The Iraq Veterans Against the War held their Winter Soldier II event this weekend at the National Labor College. The implied intent of this event was to give testimony to many claims of atrocity committed by the US military in Iraq. Not surprisingly, it fell far short of its intent. For lefties expecting proof of the dishonor and heinous behavior of the US military, surely Monday morning recaps will bring little more than disappointment and frustration. For those who feared the smearing of our military a la John Kerry and the original Winter Soldiers, solace can be found.
After four days of “testimony” and countless hours of public therapy sessions for these pathetic malcontents, WSII was light on everything except self-indulgent pontificating and nauseating self-loathing by the IVAW members.
The folks at The Sniper have the most complete minute by minute coverage of the event and individual “testimonies” can be read in excruciatingly pathetic detail. For the privilege of live blogging the festivities, the Sniper bloggers were subjected to as many as 6 security guards at a time, received escorted trips to the bathroom and were threatened with ejection from the event for daring to cover it from the vantage point of full disclosure.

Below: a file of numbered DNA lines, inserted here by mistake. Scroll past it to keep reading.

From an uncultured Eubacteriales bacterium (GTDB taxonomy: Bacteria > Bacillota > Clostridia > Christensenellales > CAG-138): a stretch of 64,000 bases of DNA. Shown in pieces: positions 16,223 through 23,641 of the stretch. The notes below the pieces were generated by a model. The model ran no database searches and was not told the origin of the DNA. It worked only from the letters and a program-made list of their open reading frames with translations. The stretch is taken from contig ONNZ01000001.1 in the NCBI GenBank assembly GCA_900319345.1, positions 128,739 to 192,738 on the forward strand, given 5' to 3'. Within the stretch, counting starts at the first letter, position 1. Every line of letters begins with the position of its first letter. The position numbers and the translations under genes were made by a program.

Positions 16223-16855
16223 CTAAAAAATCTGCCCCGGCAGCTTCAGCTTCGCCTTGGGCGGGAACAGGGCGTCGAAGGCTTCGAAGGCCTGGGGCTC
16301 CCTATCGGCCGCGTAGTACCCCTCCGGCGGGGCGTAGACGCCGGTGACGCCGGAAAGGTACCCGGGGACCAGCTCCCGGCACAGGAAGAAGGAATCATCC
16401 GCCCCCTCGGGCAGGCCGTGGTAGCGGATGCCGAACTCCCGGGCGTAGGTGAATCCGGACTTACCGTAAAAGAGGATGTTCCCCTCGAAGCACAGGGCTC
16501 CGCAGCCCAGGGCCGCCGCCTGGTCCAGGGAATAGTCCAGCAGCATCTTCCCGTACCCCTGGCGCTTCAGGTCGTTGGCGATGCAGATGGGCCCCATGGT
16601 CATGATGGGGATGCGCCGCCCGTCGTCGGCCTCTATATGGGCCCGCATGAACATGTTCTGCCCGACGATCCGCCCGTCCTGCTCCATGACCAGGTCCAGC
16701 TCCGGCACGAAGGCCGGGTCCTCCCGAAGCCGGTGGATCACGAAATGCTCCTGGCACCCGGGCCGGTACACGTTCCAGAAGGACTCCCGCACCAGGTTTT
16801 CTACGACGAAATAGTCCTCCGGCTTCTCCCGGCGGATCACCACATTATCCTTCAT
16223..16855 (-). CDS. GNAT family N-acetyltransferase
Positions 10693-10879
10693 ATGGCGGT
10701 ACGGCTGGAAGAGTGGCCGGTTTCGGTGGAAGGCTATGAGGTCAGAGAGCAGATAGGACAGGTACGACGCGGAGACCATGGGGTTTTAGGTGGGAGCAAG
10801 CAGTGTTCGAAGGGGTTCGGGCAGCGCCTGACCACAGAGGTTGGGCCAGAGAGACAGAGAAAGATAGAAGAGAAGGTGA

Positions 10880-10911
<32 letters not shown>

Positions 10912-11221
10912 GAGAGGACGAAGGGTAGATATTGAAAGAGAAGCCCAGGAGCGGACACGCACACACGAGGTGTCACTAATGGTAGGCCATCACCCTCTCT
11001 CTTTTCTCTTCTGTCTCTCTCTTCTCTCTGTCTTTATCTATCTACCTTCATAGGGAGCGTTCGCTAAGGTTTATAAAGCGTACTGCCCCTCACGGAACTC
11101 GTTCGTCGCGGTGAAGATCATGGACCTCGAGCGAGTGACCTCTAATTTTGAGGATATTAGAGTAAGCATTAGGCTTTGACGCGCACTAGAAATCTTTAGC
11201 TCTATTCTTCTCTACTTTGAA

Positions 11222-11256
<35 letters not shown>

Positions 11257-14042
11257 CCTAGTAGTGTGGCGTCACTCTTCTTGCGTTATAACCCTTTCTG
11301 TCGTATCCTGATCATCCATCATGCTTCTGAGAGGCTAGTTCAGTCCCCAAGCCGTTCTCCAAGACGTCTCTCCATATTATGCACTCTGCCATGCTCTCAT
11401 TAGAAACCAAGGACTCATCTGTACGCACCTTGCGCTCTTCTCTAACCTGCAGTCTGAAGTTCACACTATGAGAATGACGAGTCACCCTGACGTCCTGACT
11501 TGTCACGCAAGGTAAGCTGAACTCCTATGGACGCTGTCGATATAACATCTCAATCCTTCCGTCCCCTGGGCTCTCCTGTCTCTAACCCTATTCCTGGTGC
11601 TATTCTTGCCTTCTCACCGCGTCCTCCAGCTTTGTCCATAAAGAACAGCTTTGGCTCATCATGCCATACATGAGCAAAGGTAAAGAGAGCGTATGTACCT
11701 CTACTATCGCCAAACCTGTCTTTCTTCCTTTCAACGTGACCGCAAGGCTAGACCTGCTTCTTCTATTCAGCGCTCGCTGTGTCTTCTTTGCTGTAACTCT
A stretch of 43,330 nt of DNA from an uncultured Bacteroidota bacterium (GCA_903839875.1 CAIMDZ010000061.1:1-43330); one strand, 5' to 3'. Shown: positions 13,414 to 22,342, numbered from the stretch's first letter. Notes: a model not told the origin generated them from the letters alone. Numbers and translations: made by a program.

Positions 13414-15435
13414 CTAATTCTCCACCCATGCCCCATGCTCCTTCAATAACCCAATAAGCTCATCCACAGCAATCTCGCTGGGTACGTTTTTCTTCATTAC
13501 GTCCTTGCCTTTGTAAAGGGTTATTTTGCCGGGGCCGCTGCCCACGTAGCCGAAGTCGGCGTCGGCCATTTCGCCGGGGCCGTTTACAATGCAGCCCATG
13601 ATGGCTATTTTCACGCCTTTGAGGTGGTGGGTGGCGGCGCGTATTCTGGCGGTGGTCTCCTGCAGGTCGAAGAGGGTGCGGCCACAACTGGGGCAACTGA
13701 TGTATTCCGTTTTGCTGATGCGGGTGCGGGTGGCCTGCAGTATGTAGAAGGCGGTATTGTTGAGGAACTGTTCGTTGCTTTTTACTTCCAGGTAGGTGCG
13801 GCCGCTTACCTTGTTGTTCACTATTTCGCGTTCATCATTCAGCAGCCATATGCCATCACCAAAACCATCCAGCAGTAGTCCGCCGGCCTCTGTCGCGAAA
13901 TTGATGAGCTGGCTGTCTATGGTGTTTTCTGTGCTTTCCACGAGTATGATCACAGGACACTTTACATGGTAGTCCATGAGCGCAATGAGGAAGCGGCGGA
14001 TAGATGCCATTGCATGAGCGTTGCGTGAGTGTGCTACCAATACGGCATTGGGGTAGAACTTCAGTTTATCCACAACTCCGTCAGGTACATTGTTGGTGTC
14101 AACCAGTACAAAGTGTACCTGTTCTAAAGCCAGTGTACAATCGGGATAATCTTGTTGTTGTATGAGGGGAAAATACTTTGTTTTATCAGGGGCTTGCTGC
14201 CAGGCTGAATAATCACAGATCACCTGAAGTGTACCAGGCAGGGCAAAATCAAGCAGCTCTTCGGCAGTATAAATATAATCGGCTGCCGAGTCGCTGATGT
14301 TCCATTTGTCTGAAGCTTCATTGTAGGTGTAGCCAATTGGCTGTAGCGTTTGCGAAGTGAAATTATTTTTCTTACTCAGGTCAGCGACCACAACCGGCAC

My conclusions after hearing and reading hours upon hours of the testimony? War is hell. Bad things happen. People get hurt. Sometimes innocents get caught in the fire. As to the specifics that IVAW members alleged, perhaps a few things were questionable and they should certainly be investigated. The rest of the antidotal stories confirmed nothing more except that in war, unfortunate things happen. This was a collection of war stories, not the exposure of war crimes.